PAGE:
OIT takes strides in technological efficiency in 2016
Thursday afternoon the SMU Office of Information Technology issued its 2015 Progress Report, a yearly report produced in the first quarter of each calendar year.
The document reported in six different categories: supporting learning, research, initiatives, collaboration and business, on the advancements that OIT has taken as well as proposed stated actions for the upcoming year for each of these categories.
Over the past year, OIT has faced several software and infrastructure updates as well as internal changes due to the recent Operational Excellence for the Second Century Campaign (OE2C).
“The biggest thing for us internally was just being able to adjust to those [changes] and react and restructure and refocus to make sure that we are meeting the needs of the faculty and students,” said Rachel Mulry, OIT director of customer service.
As far as academic changes, the office has seen the implementation of several different softwares in the SMU community. In shifts depending on academic school, OIT has introduced Canvas Learning Management System in replacement of the university’s former Blackboard service. By June of 2016, all schools will be transitioned to use Canvas.
“I like Canvas because I think it’s organized better, and I like the way when you look at our grades it calculates it,” said SMU second year Amelia Eskridge. “It’s just a lot more ascetic.”
Another new service includes LyndaCampus, which offers thousands of online tutorials.
In addition to new online services, OIT also updated Dallas Hall with new AV equipment and 34 classrooms are scheduled to be upgraded in the upcoming academic year.
Part of a campus with many ongoing research projects, OIT worked to improve the faculty research experience on campus as well. OIT has been working on the new University Data Center, which allows efficient research with large quantities of data. SMU also opened doors for global research through the eduroam network that researchers can use wherever available, including locations in Europe and South America.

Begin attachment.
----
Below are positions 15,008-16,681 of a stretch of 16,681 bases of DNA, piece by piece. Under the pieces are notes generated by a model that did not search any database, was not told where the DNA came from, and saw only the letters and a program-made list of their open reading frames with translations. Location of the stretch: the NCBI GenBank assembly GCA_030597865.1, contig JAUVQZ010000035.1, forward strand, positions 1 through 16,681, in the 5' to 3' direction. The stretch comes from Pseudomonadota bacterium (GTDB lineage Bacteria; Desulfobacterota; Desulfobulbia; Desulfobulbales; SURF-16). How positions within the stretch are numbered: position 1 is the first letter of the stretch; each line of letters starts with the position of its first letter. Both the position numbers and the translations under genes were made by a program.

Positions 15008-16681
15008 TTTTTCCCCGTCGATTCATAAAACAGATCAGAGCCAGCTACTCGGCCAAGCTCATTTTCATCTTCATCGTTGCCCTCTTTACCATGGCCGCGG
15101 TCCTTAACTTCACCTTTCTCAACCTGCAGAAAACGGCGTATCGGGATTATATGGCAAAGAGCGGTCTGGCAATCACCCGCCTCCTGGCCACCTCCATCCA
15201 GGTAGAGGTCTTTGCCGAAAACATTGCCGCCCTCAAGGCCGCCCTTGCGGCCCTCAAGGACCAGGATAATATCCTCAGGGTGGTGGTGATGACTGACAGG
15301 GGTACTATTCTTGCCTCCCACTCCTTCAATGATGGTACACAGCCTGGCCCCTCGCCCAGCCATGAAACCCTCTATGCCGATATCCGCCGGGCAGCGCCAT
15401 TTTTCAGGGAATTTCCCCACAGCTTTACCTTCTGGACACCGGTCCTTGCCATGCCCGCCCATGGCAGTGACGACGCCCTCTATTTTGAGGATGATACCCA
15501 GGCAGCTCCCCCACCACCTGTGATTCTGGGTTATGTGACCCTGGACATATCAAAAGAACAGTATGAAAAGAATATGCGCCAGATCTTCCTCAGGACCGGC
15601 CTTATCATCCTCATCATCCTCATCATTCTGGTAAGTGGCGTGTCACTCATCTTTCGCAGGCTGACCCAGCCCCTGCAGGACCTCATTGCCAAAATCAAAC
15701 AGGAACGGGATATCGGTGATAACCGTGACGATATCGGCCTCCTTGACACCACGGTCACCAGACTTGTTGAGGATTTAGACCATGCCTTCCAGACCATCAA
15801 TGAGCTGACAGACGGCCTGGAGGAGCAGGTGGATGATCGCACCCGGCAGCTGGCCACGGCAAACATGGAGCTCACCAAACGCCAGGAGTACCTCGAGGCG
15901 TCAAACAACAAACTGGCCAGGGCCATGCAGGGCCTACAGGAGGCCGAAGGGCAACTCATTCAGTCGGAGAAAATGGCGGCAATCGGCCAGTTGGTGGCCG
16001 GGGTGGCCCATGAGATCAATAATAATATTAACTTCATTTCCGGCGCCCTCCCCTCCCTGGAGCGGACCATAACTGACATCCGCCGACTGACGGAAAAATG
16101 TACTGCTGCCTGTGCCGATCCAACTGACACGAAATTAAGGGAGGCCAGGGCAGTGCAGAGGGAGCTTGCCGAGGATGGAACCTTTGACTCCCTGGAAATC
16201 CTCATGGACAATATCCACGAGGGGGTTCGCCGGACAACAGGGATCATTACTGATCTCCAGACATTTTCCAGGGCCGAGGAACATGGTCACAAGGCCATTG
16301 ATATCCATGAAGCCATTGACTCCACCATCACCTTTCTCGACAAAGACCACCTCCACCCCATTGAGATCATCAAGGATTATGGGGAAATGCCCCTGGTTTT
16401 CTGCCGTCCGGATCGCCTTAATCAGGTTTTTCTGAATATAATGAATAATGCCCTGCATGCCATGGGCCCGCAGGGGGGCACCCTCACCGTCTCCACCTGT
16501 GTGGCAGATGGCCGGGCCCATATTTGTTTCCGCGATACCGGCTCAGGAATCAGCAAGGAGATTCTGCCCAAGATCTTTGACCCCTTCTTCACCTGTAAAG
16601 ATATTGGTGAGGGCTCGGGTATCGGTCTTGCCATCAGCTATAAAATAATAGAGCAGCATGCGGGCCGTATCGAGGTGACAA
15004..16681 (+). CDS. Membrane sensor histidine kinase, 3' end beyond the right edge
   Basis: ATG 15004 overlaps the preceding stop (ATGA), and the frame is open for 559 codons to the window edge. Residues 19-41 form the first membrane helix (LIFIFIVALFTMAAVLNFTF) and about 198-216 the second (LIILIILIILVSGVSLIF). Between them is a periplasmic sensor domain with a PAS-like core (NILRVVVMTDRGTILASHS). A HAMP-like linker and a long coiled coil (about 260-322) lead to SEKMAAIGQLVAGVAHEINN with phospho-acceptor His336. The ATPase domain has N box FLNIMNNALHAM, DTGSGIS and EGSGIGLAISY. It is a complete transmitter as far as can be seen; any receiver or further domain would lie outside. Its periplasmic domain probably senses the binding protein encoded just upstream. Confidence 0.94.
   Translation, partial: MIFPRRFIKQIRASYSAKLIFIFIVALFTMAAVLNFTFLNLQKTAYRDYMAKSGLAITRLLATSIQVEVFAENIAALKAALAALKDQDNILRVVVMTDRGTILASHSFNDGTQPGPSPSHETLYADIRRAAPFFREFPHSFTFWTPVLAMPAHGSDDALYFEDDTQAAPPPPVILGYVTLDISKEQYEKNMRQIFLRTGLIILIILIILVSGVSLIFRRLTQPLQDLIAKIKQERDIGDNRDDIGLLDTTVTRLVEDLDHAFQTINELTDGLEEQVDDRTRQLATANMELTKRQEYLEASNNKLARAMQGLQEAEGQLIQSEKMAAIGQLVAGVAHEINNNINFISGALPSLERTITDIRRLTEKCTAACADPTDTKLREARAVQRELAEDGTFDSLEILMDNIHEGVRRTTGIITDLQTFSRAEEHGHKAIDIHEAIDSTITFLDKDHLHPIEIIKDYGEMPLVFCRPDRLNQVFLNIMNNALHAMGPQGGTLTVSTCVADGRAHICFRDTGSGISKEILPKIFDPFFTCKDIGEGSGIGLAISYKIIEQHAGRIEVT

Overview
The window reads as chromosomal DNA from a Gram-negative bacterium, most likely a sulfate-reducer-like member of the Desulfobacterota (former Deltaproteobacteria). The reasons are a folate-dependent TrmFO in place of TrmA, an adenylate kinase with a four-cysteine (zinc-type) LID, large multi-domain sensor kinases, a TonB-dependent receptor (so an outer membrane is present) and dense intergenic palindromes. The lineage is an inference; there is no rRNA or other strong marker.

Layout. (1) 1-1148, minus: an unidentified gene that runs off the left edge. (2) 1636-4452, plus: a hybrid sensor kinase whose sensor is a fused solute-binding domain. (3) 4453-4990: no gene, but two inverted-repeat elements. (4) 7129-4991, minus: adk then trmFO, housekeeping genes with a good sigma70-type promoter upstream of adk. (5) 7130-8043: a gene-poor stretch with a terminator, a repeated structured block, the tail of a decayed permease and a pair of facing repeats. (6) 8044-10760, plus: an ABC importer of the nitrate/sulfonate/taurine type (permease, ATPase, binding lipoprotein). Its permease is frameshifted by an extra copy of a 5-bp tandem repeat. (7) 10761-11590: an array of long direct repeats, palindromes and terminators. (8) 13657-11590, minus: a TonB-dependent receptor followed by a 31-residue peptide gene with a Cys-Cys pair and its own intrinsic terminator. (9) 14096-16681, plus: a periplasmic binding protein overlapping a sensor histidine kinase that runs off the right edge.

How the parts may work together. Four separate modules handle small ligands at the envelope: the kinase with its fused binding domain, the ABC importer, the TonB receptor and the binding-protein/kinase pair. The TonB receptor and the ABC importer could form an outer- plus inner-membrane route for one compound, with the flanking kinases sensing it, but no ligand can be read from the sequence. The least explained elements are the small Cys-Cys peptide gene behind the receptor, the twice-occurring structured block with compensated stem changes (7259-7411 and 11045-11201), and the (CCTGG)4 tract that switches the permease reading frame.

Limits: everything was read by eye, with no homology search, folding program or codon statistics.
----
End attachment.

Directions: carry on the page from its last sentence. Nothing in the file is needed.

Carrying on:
Key advancements in other areas include the release of the SMU Mobile application and the creation of a new Academic Technology Council for IT Governance, composed of faculty members from each school and other staff members. This past year OIT also increased the number of wireless access points by 300, increasing the total amount of wireless access points to 2,929 on campus.
The department reported the upkeep of several day-to-day services as well. This past year, OIT processed 591,000,000 million emails for phished messages while only 4 percent of these messages were free of security threats. The department also manages 1,678 access card readers on campus and hosts 41,166 SMU accounts.
The department also acts as a face for technological support. Throughout the year, the IT Community Support handled 25,334 Help Desk Ticket Incidents.
For 2016, OIT has several goals in these areas as well. OIT plans to work with Parking & ID Card Services to create a parking garage toll tag reader to create a more efficient parking experience. The department also plans to continue developing Box, which offers students cloud storage. OIT announced the addition of this service just a few weeks ago on Jan. 14.
OIT aids the SMU community by connecting technology with academic success. The office states its “mission is to support and enhance the academic and administrative activities of Southern Methodist University.”
The current OIT Leadership Team consists of Joe Gargiulo as chief information officer, Jason Warner as director of academic technology, Rachel Mulry as director of customer service, Curt Herridge as director of applications, George Finney as chief security officer, David Nguyen as director of infrastructure and Teena Newman as director of project management.